Sunday, September 05, 2010

Book Review: Resolution Family Disputes Handbook

Resolution Family Disputes Handbook

General Editor: Andrew Greensmith

£59.95 – Published by Law Society Publishing: July 2010

The Resolution Family Disputes Handbook sets out to provide ‘an authoritative guide to offering non-court based solutions’ to family disputes. Written by Resolution’s ADR committee, it comprises 16 chapters (not the 19 stated on The Law Society’s website), covering the various alternatives to court (primarily mediation and collaborative law), and a number of related issues.

What does such a handbook comprise? Before reading it, I certainly didn’t know, and in case the reader does not either I shall begin this review by detailing its contents:

Chapter 1 – Unresolved conflict: A brief chapter discussing the nature of family conflict, and its effects.

Chapter 2 – Principles and values: A discussion of the philosophy behind ADR.

Chapter 3 – Options: Sets out and compares the various options available for family dispute resolution.

Chapter 4 – Mediation: Covers the principles and procedure of mediation.

Chapter 5 – The collaborative process: Ditto, in respect collaborative law.

Chapter 6 – Developing the mediation model: An exploration of different models of mediation.

Chapter 7 – Assembling the dispute resolution team: Considers the other professionals that may be involved in the dispute resolution, such as counsel, IFAs and family consultants.

Chapter 8 – Funding: How mediation and collaborative law may be funded.

Chapter 9 – Start-up: Looks at the arrangements for preparing for and conducting the first mediation session, and for starting out on the collaborative law process. Practical, although a little basic in parts (e.g. advising mediators to smile when they greet the parties!).

Chapter 10 – Disclosure: A short chapter dealing with the issue of disclosure, as it relates to the mediation and collaborative processes.

Chapter 11 – Closure: A practical look at the closure stage of the ADR process, both from a legal and an emotional perspective.

Chapter 12 – Prenuptial and postnuptial agreements: Suddenly, some case law, followed by using the collaborative process to prepare such agreements.

Chapter 13 – International disputes: A fairly brief discussion of the international dimension to alternative dispute resolution.

Chapter 14 – Privilege: The law on privilege, as it relates to ADR.

Chapter 15 – Support structures: A useful chapter discussing the various support services available to lawyers generally, to Resolution members and to ADR lawyers.

Chapter 16 – What next? A look at the future, where ADR may no longer be ‘alternative’, but mainstream.

Appendices – Including a ‘top 10 tips for mediators and collaborative practitioners’, a list of further reading, a list of resources on the Resolution website (including precedents) and the text of a talk ‘Visions of excellence’, given by mediation pioneer Henry Brown to the Resolution ADR conference in 2006.

I am not a mediator or collaborative lawyer, but it appears to me that this book covers every topic that a handbook on family ADR should do. Certainly, I cannot think of any obvious omissions and, if anything, it could be said to go beyond the required scope, for example when it discusses the case law on pre- and post- nuptial agreements.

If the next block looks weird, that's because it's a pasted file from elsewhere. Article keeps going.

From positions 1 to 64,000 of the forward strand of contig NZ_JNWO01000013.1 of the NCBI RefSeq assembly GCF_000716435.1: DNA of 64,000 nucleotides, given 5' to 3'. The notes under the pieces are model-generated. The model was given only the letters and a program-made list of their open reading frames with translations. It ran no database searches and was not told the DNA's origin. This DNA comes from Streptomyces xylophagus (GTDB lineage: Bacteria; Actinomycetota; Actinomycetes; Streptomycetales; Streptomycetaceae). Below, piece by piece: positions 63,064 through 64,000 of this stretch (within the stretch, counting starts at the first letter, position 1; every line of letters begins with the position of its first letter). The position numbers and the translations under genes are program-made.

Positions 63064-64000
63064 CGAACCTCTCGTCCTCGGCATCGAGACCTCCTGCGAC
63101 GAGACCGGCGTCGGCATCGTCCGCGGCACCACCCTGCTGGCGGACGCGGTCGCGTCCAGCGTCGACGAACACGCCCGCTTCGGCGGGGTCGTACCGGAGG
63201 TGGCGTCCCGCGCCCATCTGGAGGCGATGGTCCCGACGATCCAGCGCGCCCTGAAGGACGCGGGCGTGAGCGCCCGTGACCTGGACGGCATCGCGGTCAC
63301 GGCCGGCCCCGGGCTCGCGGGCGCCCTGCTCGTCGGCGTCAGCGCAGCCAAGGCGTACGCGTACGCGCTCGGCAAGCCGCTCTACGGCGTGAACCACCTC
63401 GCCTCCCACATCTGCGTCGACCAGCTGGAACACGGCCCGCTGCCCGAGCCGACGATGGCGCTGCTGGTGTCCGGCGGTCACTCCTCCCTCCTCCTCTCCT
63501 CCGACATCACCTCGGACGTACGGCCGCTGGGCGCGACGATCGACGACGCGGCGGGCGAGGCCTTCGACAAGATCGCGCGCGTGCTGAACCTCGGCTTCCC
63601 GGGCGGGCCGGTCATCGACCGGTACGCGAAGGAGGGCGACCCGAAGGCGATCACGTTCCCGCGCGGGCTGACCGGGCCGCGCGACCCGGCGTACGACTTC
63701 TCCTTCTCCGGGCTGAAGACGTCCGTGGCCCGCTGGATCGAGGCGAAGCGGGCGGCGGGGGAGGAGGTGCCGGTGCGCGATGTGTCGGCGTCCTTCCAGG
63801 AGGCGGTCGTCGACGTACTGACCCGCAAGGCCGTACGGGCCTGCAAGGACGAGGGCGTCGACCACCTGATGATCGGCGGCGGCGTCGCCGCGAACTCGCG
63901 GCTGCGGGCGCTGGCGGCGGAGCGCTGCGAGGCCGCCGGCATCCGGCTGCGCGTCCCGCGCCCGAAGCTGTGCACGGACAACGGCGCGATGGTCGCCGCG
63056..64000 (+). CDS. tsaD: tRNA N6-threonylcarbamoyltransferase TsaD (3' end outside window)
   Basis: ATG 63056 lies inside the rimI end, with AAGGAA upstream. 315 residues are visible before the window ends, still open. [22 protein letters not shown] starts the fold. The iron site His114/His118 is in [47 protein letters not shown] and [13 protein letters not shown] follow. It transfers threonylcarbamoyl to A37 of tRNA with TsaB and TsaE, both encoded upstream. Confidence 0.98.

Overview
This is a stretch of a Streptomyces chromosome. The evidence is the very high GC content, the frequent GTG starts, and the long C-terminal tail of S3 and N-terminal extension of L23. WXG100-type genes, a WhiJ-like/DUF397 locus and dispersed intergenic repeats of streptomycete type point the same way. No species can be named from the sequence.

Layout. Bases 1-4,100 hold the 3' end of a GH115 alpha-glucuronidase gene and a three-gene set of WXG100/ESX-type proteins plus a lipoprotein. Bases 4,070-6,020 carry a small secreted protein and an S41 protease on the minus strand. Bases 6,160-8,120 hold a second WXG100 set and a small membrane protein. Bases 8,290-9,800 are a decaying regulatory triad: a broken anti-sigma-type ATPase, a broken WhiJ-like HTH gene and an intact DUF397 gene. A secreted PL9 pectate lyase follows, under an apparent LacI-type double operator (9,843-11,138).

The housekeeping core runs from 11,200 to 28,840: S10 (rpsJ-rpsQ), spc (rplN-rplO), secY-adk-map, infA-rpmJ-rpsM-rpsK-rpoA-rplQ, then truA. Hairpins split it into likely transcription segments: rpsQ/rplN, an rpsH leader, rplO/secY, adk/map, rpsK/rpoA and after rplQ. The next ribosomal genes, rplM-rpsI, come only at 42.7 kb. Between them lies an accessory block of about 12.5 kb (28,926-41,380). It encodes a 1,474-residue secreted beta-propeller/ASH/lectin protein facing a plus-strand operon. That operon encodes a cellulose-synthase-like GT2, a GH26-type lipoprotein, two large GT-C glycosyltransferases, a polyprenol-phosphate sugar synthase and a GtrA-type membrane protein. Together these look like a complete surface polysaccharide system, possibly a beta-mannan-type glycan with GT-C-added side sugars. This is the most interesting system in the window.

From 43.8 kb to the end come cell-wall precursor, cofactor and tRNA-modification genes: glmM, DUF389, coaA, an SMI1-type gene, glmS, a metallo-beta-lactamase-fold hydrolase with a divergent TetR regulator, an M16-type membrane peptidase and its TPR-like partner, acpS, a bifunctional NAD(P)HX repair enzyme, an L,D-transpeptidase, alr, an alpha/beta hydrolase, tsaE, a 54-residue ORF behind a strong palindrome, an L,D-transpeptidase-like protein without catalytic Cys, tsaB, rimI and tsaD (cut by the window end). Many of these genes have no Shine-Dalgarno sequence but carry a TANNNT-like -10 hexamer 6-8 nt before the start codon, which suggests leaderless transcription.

I must mention the language used throughout (most) of the book. One might have hoped that relatively new subjects such as mediation and collaborative law would be couched in modern plain English, escaping the excess jargon that plagues so much of our law. Alas, this is not the case. Take, for example, the following single sentence that would not look out of place in an obscure statutory instrument:

“But if every separating couple with outstanding issues about children and finance lies at a unique point on the continuum between emotional/relationship transformation and commercial bargain, between therapeutic/facilitative and law-based resolution, is not the optimum model for family ADR one where the specialist mediator becomes the manager of a discrete process in which the lawyers are always potentially contributing actively, in a unique model that draws on the best of not only the civil and family mediation processes but also CFL, all of which might prove inadequate on their own?”

Clearly, there is an enthusiasm for the subject (that I have come across previously in mediators and collaborative lawyers), but this can lead to such over-exuberances as comparing mediation to jazz (!) and describing two of its qualities as ‘genius and art’.

On the subject of (over) enthusiasm, there were one or two instances in the book where I felt that the writers perhaps promise too much from the particular ADR process that they are discussing, for example stating that collaborative law clients “are already each better off” than they would be if they went down the court route. Would this not depend upon how successful the process is? Still, I suspect that the likely reader of this book will also be passionate about ADR, and will not therefore object to the odd overstatement.

Which brings me to my last point: who exactly is this book intended for? Obviously, for those involved in ADR (calling itself a ‘guide to best practice’ suggests this) but it also provides an excellent introduction for those contemplating offering a family ADR service. Despite my reservations mentioned above, the book has taught me a great deal about the subject, not to mention a number of items that are useful to any family lawyer.

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